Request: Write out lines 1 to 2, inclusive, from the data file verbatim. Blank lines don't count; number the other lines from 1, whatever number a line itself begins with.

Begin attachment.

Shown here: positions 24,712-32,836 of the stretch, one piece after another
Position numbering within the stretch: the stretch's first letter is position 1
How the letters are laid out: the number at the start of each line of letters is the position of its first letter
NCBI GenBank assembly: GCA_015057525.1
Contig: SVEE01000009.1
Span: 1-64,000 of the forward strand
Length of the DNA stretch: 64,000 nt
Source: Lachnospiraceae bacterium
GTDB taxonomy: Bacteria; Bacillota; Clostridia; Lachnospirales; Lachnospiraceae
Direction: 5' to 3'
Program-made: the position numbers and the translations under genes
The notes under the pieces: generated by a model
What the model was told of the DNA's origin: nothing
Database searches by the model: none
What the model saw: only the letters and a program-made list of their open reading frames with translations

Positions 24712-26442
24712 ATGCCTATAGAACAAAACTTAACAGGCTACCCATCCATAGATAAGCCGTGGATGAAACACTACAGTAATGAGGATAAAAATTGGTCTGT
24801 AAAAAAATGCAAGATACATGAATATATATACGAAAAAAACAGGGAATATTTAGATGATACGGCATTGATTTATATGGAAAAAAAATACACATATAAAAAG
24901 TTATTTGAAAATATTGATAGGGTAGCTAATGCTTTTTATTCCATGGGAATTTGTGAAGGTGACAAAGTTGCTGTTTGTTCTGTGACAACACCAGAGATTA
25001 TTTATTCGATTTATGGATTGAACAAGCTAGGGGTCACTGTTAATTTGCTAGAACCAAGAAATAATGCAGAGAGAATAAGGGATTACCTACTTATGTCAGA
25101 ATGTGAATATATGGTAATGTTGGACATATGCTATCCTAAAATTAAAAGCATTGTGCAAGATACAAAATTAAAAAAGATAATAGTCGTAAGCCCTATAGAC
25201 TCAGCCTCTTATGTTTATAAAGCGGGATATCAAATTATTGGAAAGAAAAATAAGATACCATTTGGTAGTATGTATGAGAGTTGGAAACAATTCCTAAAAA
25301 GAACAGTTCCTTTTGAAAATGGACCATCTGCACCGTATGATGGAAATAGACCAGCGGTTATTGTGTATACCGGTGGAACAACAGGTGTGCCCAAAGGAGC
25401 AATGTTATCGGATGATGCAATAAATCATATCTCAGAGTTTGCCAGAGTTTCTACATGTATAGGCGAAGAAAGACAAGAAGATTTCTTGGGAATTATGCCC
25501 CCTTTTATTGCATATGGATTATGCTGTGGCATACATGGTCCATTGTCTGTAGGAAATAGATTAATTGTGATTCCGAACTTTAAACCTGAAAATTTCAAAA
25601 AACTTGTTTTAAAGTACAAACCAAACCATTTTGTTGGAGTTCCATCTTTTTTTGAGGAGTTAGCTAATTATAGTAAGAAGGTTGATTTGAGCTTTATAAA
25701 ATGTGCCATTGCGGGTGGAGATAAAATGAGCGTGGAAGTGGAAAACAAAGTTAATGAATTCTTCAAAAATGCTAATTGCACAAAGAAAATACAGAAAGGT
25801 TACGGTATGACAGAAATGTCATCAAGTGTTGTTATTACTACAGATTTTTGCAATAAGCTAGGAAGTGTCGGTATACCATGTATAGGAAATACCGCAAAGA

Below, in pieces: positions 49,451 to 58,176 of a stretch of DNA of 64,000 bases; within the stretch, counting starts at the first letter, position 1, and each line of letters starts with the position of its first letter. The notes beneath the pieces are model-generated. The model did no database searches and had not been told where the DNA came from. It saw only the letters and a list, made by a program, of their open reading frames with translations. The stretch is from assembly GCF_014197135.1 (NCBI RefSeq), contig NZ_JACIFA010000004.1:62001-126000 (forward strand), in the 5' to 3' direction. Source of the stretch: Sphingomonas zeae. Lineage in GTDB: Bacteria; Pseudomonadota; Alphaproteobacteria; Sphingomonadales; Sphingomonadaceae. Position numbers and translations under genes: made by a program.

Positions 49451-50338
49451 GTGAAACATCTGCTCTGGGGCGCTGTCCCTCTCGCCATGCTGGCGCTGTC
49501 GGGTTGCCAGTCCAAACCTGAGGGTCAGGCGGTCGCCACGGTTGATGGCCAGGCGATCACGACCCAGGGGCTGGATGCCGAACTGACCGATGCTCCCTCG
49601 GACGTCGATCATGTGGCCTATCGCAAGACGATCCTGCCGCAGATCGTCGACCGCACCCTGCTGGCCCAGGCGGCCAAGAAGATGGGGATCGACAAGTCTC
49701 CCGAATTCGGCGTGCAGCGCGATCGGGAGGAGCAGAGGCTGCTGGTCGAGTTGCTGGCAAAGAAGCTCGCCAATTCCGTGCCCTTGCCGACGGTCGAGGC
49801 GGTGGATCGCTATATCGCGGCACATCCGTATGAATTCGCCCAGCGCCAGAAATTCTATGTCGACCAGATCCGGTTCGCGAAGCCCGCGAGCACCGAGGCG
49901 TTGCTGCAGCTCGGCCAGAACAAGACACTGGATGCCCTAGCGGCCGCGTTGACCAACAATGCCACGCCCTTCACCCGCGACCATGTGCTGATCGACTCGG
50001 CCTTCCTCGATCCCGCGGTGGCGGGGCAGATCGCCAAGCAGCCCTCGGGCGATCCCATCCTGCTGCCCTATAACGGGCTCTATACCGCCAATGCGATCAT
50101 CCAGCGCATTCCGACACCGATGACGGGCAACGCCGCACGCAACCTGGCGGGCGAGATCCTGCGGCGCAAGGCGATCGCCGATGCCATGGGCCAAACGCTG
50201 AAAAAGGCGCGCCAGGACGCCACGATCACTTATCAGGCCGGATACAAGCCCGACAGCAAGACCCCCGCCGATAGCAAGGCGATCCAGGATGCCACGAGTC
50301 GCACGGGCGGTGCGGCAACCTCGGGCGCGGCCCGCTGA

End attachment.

Shown here: positions 24,712-32,836 of the stretch, one piece after another
Position numbering within the stretch: the stretch's first letter is position 1